There’s an itch worth scratching—but…

Comic courtesy of malandchad.com

May 27th is my wife’s and my seventh wedding anniversary (we celebrated 13 years as a couple in January). This is kind of a big deal, not only because it means we’re now among those who’ve been married the longest in our homeland of Canada (maybe), but it means we’ve beat the fabled seven-year-itch.

What is this condition, you ask?

The seven-year-itch is the mid-life crisis in a marriage when all of a sudden you find yourself riding a motorcycle to get groceries (or so I’ve heard). Fortunately for me, neither of us have any interest in riding motorbikes to No Frills or anywhere else for that matter.

What’s been really helpful for me to remember during our marriage so far is that marriage takes a lot of work. Honestly, I understand why some people throw in the towel. When you’re both completely stressed about money and not talking about it, when you’re feeling the weight of a job you hate and it’s taking its toll on your family… it’s understandable why some people can’t make their marriage work.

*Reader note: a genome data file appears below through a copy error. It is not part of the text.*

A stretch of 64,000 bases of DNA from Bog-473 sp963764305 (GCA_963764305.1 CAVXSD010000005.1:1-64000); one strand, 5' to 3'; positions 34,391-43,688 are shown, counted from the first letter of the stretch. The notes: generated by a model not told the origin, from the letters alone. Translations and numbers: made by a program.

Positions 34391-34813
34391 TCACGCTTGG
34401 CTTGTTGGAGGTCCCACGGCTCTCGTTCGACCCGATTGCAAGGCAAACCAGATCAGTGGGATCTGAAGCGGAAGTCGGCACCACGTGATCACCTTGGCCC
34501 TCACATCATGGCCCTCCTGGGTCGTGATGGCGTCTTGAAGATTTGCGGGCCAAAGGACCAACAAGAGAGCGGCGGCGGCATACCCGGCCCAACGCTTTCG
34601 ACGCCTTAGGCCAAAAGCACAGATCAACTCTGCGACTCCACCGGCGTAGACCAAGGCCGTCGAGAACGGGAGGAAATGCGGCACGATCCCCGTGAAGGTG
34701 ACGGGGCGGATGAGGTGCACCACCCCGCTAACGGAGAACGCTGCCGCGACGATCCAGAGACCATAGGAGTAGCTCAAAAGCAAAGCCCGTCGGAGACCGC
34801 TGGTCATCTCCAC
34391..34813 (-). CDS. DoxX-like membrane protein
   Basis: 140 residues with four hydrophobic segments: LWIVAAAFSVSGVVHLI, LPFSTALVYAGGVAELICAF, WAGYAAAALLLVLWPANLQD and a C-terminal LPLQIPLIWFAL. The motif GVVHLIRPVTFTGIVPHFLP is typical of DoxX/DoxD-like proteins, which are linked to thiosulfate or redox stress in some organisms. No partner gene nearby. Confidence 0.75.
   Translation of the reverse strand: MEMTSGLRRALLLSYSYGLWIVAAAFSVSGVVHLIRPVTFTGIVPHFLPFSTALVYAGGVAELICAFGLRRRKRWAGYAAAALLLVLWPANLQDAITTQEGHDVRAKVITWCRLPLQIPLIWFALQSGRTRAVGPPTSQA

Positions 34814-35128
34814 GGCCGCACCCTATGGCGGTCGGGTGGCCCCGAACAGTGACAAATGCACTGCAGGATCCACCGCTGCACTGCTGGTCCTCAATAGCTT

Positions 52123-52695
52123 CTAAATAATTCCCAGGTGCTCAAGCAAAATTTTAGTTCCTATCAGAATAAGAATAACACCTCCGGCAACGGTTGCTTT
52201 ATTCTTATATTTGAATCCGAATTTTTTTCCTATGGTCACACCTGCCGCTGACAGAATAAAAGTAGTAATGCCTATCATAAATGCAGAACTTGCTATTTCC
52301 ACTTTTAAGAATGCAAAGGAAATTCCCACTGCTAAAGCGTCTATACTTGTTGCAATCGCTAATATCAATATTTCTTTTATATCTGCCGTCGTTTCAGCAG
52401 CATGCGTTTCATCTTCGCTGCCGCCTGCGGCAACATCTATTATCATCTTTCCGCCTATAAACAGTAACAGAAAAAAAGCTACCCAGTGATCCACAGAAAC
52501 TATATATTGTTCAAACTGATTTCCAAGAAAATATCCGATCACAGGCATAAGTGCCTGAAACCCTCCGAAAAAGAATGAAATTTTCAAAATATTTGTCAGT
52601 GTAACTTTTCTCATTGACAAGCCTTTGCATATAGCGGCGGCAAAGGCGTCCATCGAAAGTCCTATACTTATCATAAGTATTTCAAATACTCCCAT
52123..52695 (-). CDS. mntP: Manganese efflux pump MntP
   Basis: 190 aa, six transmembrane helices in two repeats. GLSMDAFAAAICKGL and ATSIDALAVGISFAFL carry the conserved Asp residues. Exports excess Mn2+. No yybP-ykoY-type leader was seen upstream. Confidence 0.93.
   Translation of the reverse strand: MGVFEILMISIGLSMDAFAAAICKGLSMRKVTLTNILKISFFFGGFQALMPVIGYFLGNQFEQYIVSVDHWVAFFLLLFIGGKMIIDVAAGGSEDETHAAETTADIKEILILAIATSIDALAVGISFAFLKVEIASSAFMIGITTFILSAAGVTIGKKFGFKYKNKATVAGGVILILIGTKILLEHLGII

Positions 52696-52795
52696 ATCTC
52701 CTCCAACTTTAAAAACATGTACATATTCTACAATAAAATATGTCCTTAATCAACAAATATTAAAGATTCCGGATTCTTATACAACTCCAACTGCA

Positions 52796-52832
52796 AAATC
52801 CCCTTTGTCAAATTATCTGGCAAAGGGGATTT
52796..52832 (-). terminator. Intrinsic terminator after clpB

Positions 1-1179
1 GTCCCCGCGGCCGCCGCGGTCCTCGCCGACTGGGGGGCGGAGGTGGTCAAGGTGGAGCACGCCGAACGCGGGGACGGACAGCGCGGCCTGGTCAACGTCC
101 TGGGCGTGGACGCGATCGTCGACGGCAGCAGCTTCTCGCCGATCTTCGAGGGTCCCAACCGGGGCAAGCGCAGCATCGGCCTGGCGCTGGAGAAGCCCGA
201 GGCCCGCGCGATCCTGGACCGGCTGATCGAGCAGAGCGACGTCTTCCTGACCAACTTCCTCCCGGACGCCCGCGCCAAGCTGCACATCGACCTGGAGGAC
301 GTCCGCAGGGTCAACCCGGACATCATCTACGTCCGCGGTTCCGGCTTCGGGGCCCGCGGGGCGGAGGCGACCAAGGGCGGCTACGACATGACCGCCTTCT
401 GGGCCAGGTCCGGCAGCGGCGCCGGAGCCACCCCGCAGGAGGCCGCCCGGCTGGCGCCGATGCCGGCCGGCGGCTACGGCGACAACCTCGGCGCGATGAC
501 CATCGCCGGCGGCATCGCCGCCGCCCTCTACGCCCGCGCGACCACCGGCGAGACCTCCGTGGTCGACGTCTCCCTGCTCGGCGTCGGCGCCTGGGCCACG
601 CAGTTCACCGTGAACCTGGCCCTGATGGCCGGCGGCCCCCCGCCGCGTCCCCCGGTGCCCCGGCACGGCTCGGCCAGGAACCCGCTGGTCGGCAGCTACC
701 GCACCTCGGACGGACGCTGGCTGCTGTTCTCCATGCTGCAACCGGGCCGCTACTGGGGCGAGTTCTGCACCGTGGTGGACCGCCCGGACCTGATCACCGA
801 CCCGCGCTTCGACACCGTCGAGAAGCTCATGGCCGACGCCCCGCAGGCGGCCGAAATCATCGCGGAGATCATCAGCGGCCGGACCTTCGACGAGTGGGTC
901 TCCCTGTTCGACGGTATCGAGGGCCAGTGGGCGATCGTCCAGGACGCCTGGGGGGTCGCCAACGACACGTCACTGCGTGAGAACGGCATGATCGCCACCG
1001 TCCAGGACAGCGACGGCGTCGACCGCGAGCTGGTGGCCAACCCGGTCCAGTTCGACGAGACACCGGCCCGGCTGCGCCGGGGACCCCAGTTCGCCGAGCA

I understand how some men and women can fall into the trap of the emotional affair by getting just a bit too close to someone who isn’t their spouse. People get itchy; they get “bored.” They want something new and different.

And yet…

I’m pretty sure it’s not an itch worth scratching.

I’m no great expert, but it seems to be if we’re finding our spouses dull, it might be that we’re not paying enough attention. Currently I’m in a season where I’m only going to see my wife in person for the next two days and then I’ll be seeing her only via FaceTime chats for the better part of two weeks.

I’m not looking forward to that. Why? Because Emily is interesting. She tells me interesting stories about her day, and expresses herself pretty frankly most of the time, and sometimes she cries and I really don’t know what to do (which means I totally respect this guy). Being away from her really, really stinks.

I could go on and wind up with a post that makes no sense whatsoever. But the point is this: There are some itches you should scratch—but the itch that makes you want to quit your marriage isn’t one of them.

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